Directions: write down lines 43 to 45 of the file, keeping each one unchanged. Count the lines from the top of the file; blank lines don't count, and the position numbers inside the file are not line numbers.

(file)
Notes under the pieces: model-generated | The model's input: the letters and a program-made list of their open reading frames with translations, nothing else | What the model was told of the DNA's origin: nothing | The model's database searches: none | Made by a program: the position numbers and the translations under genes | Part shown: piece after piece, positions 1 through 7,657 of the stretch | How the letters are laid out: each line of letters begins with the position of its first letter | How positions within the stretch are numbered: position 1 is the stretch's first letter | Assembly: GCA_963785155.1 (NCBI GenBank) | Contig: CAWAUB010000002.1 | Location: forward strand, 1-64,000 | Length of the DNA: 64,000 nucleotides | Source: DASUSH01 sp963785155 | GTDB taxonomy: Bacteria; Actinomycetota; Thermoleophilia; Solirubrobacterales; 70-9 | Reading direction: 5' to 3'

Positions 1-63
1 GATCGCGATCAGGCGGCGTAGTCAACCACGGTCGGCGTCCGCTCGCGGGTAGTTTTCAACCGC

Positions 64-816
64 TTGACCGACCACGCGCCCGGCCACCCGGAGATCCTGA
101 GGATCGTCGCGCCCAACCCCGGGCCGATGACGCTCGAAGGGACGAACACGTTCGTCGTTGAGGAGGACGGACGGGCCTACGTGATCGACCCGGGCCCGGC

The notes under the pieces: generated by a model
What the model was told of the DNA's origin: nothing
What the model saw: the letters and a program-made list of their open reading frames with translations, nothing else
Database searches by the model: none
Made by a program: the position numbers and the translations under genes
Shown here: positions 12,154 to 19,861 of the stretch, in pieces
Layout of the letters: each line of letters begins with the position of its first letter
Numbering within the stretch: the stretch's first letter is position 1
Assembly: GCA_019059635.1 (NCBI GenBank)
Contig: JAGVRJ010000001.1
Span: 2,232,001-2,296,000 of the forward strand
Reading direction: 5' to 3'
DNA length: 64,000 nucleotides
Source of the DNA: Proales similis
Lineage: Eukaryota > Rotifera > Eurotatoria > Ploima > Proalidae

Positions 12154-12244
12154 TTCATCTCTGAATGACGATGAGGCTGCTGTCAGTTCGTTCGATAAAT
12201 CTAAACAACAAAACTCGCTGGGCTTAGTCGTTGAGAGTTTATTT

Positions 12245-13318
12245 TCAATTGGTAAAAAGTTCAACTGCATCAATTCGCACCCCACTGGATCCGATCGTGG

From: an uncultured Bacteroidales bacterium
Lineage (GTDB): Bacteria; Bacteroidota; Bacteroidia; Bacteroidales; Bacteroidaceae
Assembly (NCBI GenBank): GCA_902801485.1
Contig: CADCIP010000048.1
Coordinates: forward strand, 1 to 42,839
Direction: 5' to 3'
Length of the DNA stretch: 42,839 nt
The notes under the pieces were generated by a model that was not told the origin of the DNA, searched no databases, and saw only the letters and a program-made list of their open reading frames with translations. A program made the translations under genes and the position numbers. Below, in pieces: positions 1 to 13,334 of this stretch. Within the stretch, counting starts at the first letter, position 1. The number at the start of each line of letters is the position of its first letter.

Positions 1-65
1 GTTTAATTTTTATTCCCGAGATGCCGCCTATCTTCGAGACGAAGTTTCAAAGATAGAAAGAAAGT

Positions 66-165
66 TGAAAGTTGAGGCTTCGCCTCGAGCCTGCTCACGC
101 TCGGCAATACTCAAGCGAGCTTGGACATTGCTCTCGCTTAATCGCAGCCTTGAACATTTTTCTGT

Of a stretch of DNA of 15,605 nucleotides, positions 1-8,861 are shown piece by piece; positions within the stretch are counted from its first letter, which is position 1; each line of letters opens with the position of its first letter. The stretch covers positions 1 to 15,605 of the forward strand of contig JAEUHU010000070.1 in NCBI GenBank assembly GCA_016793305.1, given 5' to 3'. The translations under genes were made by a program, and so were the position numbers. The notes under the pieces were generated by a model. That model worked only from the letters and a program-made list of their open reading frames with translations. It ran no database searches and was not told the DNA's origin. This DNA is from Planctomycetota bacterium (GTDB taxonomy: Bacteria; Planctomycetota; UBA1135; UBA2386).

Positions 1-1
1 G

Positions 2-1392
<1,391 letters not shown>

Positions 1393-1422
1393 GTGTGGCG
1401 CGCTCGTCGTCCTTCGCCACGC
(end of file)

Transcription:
Positions 2-1392
<1,391 letters not shown>

Positions 1393-1422